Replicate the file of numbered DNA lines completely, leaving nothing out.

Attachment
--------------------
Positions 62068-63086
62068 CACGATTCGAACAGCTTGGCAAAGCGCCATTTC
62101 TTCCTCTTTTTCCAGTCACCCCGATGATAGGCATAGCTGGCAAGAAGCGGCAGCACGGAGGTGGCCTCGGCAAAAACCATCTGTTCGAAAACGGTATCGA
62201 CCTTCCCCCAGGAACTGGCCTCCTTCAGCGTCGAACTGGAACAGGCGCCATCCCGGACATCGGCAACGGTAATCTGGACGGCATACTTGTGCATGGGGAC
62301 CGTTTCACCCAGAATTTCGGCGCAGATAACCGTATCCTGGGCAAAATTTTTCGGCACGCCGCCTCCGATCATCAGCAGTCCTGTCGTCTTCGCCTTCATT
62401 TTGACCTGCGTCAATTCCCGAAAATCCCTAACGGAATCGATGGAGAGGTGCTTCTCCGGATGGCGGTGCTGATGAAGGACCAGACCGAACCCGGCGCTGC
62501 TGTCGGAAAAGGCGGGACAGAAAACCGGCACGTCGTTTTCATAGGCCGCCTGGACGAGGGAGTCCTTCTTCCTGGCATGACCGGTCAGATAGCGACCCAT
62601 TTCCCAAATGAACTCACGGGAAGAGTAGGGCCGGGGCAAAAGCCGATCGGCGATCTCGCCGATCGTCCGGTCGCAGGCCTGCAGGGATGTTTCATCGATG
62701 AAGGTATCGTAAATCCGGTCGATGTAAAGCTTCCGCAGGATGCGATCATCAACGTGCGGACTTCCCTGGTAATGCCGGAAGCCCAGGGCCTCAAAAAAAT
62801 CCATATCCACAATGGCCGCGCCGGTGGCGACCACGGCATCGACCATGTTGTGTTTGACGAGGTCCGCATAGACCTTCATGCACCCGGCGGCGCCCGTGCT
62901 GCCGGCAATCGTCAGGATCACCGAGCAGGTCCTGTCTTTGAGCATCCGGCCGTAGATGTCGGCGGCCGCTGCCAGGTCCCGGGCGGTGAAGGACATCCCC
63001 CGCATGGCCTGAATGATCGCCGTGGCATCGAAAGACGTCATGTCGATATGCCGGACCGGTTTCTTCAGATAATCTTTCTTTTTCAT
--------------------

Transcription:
Positions 62068-63086
62068 CACGATTCGAACAGCTTGGCAAAGCGCCATTTC
62101 TTCCTCTTTTTCCAGTCACCCCGATGATAGGCATAGCTGGCAAGAAGCGGCAGCACGGAGGTGGCCTCGGCAAAAACCATCTGTTCGAAAACGGTATCGA
62201 CCTTCCCCCAGGAACTGGCCTCCTTCAGCGTCGAACTGGAACAGGCGCCATCCCGGACATCGGCAACGGTAATCTGGACGGCATACTTGTGCATGGGGAC
62301 CGTTTCACCCAGAATTTCGGCGCAGATAACCGTATCCTGGGCAAAATTTTTCGGCACGCCGCCTCCGATCATCAGCAGTCCTGTCGTCTTCGCCTTCATT
62401 TTGACCTGCGTCAATTCCCGAAAATCCCTAACGGAATCGATGGAGAGGTGCTTCTCCGGATGGCGGTGCTGATGAAGGACCAGACCGAACCCGGCGCTGC
62501 TGTCGGAAAAGGCGGGACAGAAAACCGGCACGTCGTTTTCATAGGCCGCCTGGACGAGGGAGTCCTTCTTCCTGGCATGACCGGTCAGATAGCGACCCAT
62601 TTCCCAAATGAACTCACGGGAAGAGTAGGGCCGGGGCAAAAGCCGATCGGCGATCTCGCCGATCGTCCGGTCGCAGGCCTGCAGGGATGTTTCATCGATG
62701 AAGGTATCGTAAATCCGGTCGATGTAAAGCTTCCGCAGGATGCGATCATCAACGTGCGGACTTCCCTGGTAATGCCGGAAGCCCAGGGCCTCAAAAAAAT
62801 CCATATCCACAATGGCCGCGCCGGTGGCGACCACGGCATCGACCATGTTGTGTTTGACGAGGTCCGCATAGACCTTCATGCACCCGGCGGCGCCCGTGCT
62901 GCCGGCAATCGTCAGGATCACCGAGCAGGTCCTGTCTTTGAGCATCCGGCCGTAGATGTCGGCGGCCGCTGCCAGGTCCCGGGCGGTGAAGGACATCCCC
63001 CGCATGGCCTGAATGATCGCCGTGGCATCGAAAGACGTCATGTCGATATGCCGGACCGGTTTCTTCAGATAATCTTTCTTTTTCAT